The Stanford saga, in the meantime, continues to rock the world of the wealthy.

Venezuela seized a local bank affiliated with the Stanford Group, after there was a rush to withdraw funds through online banking. According to Reuters,

Depositors withdrew cash using Internet banking services. The bank takes deposits and makes loans only in the OPEC nation’s local currency.

“Most depositors of Stanford Bank Venezuela are from the (highest) income classes. They move their funds on the Internet, and this allowed for a massive withdrawal that pushed the bank into a precarious state,” Finance Minister Ali Rodriguez told reporters.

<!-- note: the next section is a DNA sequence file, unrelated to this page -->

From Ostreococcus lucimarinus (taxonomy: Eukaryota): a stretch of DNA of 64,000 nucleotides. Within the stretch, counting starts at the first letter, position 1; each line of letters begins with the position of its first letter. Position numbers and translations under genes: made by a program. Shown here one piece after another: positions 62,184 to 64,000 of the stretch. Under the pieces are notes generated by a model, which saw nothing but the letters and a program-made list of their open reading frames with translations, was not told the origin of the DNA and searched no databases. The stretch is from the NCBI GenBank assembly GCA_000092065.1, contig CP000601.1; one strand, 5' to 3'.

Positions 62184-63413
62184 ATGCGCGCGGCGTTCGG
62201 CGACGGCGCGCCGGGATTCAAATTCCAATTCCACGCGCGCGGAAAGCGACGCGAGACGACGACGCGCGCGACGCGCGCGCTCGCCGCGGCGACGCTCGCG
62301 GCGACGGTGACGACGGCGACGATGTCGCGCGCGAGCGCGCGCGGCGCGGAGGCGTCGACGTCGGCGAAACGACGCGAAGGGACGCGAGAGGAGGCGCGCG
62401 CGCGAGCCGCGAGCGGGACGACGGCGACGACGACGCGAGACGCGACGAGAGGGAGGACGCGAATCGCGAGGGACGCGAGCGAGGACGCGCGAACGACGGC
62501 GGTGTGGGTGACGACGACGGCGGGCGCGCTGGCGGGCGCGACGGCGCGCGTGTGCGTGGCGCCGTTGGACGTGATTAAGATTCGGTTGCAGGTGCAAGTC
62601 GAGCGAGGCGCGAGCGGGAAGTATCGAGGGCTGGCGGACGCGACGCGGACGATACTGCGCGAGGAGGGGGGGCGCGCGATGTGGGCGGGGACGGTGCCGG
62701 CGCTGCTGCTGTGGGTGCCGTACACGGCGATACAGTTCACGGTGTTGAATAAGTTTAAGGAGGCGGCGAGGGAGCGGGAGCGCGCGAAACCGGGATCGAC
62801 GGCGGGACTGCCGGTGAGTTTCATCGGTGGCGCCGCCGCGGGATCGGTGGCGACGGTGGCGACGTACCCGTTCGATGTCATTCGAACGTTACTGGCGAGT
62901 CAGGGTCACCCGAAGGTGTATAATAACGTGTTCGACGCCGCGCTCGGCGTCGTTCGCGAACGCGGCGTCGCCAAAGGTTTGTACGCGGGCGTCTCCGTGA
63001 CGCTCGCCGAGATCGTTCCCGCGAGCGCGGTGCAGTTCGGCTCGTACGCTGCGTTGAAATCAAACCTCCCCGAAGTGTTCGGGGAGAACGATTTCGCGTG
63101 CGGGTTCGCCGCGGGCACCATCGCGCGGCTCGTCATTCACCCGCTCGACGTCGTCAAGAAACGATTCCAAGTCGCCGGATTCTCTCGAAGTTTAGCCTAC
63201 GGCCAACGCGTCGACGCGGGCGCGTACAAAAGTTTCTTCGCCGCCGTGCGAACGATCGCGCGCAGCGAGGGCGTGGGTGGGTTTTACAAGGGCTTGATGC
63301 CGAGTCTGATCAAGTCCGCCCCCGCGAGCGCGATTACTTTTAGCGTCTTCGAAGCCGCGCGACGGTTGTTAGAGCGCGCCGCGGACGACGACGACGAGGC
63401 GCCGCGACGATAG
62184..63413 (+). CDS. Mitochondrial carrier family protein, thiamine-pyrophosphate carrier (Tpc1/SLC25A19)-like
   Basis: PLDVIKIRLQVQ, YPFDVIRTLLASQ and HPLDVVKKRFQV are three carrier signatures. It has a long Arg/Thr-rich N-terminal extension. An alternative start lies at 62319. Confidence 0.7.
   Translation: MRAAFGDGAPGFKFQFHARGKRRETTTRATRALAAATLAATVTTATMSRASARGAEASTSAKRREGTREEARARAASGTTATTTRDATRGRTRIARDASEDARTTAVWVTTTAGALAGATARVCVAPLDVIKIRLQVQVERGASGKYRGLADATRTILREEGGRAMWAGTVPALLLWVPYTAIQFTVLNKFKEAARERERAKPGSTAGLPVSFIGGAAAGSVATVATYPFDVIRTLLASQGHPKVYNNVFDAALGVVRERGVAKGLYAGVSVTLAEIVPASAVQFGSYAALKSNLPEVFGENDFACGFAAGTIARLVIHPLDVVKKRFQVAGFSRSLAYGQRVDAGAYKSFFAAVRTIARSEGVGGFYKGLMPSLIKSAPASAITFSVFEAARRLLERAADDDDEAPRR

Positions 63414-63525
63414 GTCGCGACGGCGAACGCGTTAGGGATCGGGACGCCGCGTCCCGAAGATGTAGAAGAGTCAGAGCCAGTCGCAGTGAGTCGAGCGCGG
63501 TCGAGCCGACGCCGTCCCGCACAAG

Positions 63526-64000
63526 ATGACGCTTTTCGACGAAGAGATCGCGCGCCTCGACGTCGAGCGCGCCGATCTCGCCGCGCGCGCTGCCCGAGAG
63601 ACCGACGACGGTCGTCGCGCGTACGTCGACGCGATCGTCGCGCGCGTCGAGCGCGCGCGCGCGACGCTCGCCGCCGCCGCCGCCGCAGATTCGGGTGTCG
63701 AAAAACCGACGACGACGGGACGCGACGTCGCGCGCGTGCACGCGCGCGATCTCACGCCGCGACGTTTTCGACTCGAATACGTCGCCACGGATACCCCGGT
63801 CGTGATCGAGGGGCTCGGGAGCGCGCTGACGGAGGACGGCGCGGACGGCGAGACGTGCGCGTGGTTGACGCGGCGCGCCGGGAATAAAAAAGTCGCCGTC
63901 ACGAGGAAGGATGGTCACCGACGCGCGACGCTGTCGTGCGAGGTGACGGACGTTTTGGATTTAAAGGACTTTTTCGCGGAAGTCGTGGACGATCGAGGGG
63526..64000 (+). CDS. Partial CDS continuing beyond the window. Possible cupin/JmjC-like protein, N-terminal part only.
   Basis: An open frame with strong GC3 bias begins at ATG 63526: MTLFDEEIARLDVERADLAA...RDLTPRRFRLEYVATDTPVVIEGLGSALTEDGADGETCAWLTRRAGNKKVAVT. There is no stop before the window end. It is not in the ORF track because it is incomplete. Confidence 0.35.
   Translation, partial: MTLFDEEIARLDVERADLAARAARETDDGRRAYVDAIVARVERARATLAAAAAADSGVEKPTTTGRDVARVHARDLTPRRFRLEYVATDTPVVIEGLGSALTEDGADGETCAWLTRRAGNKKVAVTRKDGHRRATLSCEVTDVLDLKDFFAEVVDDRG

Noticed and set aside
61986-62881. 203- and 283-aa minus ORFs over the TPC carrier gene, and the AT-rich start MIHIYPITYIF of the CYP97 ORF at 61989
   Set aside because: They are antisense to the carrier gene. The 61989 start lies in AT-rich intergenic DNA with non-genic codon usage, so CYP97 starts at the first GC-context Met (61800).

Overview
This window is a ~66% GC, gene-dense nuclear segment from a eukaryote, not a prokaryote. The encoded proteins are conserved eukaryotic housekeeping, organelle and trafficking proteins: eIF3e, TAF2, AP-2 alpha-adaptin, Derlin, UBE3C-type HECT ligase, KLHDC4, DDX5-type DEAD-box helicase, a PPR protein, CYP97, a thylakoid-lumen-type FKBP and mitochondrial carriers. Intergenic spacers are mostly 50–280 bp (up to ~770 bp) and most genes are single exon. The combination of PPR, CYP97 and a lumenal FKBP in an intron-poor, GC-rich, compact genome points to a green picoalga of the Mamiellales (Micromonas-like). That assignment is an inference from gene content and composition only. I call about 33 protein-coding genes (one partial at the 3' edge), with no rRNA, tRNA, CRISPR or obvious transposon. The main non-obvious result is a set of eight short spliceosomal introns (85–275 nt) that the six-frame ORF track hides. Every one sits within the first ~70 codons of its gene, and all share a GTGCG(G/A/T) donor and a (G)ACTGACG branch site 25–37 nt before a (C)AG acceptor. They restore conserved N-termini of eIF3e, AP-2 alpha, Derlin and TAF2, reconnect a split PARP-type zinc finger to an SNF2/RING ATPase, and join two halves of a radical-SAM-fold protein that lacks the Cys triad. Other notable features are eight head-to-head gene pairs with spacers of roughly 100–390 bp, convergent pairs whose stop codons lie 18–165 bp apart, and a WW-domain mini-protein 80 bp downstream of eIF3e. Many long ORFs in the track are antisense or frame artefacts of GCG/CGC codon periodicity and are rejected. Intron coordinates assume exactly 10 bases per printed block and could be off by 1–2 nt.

“The authorities were forced to take the decision to intervene and there will be an immediate sale,” he added.

And in Antigua, the Associated Press reports that customers were turned away from the Stanford bank there, because its assets were frozen. Depositors were arriving by private jet to withdraw their cash and were panicking when they discovered they couldn’t. One man, who owned a software firm, complained that his life savings was in that bank.

Let me guess. There is no F.D.I.C. insurance in Antigua.

It would seem this is just the beginning (of the end?).

Wonder how many of our congresspeople have offshore accounts? We already know they have an aversion to paying taxes.

Wonder if Geithner has one?

But most of all, I wonder if anyone who is caught will go to jail, go directly to jail, not pass go, and not collect $200.

And second I would like to know, will their assets be seized?